We’ll suppose that the options in the example involve monthly and quarterly compounding respectively which we have incorporated in row 4. The two things in the formula that would be affected by compounding frequency are the interest rate and the number of payment periods.

To be converted into a monthly interest rate, 7% will be divided by 12 (as done in the first argument where C3/C4). Also, the number of periods in 3 years with monthly compounding will be 3 times 12 (reflected in the second argument).

In comparison to $4,081 with yearly compounding, monthly compounding requires $26 less to be invested now.

## Method #2 – PV Formula of Series of Cash Flows (Annuity)

Next up, we’ll calculate the present value of an annuity in Excel, again courtesy of the PV function. An annuity comprises a series of consistent payments made at regular intervals, whether yearly, quarterly, monthly, weekly, etc. You probably didn’t know them as annuities, but popular examples include home mortgage and pension payments.

Compared to a single payment, two elements of the PV function will come into play with annuities: the *pmt* and *type* arguments. *pmt* takes the periodic payment and *type* refers to the type of annuity – ordinary or due.

An ordinary annuity has end-of-the-period payments while annuity-due has beginning-of-the-period payments. The difference the type brings to the valuation of the annuity is that with annuity-due, each payment is compounded for one extra period.

Let’s have a show of the Excel effects of this cash flow with the following case example.

Cal’s two options are to either receive a lump sum of $1,000 upfront or an annuity that can pay out $200 a year for the next 5 years. To evaluate which pick would be more favorable, Cal needs to calculate the present value of the annuity. Using the PV function, here’s how to calculate the present value of an annuity in Excel:

`=PV(C4,C5,C6,,C7)`

The first two arguments are 7% interest and 5 payment periods. The *pmt* argument is filled with the payment per period ($200 in this case, supplied as a negative figure showing outflow for Cal). The future value is disregarded here while the next argument confirms the annuity type as regular or due. 0 is mentioned in the first instance but you may leave the cell blank or skip this argument as it would default to 0 anyway. For annuity-due, this argument will have to be filled as 1, like in the second instance.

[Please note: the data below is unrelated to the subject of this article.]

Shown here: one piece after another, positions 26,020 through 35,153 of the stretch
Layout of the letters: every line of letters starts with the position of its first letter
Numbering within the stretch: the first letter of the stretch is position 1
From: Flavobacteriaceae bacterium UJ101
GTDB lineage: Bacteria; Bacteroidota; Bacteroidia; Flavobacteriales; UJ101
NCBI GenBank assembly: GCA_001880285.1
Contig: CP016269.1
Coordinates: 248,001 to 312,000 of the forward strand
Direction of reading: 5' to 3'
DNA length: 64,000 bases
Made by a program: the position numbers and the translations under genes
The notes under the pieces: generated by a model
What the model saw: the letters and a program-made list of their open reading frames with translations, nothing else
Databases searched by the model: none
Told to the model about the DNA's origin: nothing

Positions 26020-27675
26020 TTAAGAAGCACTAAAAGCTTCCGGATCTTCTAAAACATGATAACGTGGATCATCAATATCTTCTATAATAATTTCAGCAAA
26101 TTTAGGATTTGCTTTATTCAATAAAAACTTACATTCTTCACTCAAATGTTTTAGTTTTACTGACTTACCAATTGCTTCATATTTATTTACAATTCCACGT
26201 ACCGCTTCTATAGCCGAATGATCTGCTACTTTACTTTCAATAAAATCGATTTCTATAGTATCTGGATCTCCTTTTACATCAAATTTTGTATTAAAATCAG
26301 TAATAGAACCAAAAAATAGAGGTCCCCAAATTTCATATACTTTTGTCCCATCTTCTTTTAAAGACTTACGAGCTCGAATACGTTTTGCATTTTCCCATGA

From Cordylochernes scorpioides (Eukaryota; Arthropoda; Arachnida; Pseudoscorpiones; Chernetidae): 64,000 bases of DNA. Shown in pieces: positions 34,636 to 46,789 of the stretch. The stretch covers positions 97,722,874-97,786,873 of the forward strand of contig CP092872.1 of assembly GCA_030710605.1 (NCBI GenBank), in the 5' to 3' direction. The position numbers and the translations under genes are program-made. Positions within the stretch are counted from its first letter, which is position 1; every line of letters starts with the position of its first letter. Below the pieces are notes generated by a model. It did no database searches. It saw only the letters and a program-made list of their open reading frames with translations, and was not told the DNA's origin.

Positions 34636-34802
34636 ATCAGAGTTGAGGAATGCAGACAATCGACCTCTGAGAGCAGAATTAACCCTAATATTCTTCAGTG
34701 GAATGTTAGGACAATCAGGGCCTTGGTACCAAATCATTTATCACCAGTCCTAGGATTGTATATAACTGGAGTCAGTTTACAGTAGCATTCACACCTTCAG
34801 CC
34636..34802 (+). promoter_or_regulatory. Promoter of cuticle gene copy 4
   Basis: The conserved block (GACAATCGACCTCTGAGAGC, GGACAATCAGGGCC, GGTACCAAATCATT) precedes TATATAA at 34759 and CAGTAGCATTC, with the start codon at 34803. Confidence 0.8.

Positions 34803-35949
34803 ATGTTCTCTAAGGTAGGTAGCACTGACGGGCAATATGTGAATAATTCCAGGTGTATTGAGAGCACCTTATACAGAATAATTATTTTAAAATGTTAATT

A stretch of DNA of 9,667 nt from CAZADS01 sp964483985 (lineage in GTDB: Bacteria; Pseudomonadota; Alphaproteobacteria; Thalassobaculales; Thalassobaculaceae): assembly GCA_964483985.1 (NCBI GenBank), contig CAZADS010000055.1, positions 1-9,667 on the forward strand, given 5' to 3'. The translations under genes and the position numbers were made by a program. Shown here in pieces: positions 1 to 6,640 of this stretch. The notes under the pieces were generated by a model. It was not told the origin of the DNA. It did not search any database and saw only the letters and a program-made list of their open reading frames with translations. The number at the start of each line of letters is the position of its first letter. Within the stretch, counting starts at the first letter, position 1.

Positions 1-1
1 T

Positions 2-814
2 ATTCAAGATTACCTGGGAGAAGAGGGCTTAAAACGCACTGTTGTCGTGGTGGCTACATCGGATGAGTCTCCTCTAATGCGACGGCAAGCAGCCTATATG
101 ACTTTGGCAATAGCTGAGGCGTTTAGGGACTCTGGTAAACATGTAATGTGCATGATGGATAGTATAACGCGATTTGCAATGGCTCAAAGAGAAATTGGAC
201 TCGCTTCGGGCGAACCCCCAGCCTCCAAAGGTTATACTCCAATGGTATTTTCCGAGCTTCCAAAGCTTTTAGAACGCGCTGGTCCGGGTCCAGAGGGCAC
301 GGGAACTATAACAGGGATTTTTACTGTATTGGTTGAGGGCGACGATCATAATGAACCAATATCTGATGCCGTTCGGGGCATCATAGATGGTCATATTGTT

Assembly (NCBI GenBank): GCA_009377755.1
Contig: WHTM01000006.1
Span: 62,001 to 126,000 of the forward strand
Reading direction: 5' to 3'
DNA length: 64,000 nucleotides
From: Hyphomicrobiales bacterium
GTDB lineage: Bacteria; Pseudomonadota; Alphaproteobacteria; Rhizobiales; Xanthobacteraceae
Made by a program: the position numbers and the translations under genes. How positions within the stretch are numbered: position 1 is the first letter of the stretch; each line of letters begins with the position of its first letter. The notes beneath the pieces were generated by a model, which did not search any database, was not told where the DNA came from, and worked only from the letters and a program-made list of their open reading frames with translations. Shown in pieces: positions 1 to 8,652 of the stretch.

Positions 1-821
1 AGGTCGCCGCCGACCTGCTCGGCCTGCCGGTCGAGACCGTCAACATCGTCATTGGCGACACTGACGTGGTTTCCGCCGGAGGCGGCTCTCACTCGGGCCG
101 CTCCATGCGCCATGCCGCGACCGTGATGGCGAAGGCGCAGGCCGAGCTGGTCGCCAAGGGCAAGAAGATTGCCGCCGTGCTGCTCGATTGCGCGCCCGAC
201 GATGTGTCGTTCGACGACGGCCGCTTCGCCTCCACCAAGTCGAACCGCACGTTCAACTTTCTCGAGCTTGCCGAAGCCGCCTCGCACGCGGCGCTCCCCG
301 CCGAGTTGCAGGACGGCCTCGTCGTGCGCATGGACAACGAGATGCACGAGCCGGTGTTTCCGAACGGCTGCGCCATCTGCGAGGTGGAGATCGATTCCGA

The present value of annuity-immediate is $820 and that of annuity-due is $877. By comparison, it would be more favorable for Cal to take up the lump sum of $1,000.

**Note:** As mentioned earlier, annuity payments may be at any regular time intervals (such as yearly, monthly, etc. If it were monthly, let’s assume, the calculation will require adjustments with the interest rate and number of payment periods (just like how we saw with compound interest). Following is the adjustment made in the formula for you:

`=PV(C4/12,C5*12,C6,,C7)`

For monthly payouts, *rate* is divided by 12 and *nper* is multiplied by 12.

For different intervals, the values would be:

- Biannually: 2
- Quarterly: 4
- Monthly: 12 (as shown above)
- Weekly: 52

## Method #3 – PV Formula of Perpetuity

Now that you are familiar with annuities, we can transition into the how and what of perpetuities. An annuity with an indefinite number of payment periods is a perpetuity. In essence, the present value of a perpetuity is the present value of the future cash flows (no principal involved).

While there are some examples of past and present perpetuities (e.g. perpetual bonds, Gordon Growth model for stock valuation), they are rare. But even so, here’s a simple example to compute the present value of a perpetuity in Excel.

For evaluating the price of two different perpetual bonds, we do not need to use the PV function. Instead comes the simple formula:

`=C4/C3`

The coupon amount is divided by the discount rate and that results in the present value of the perpetuity. Since the payments are infinite, there is no consideration of the number of payment periods.

You could be questioning how we can assess the present value of perpetuities if the payouts are indefinite. That is because as per the time value of money, payments received way ahead in the future have dwindling and very low value enough to be defined in the present.

With that, we have concluded our chapter on calculating present value in Excel. Unlock more Excel chapters by reconnecting with us. We’ve got a book-load!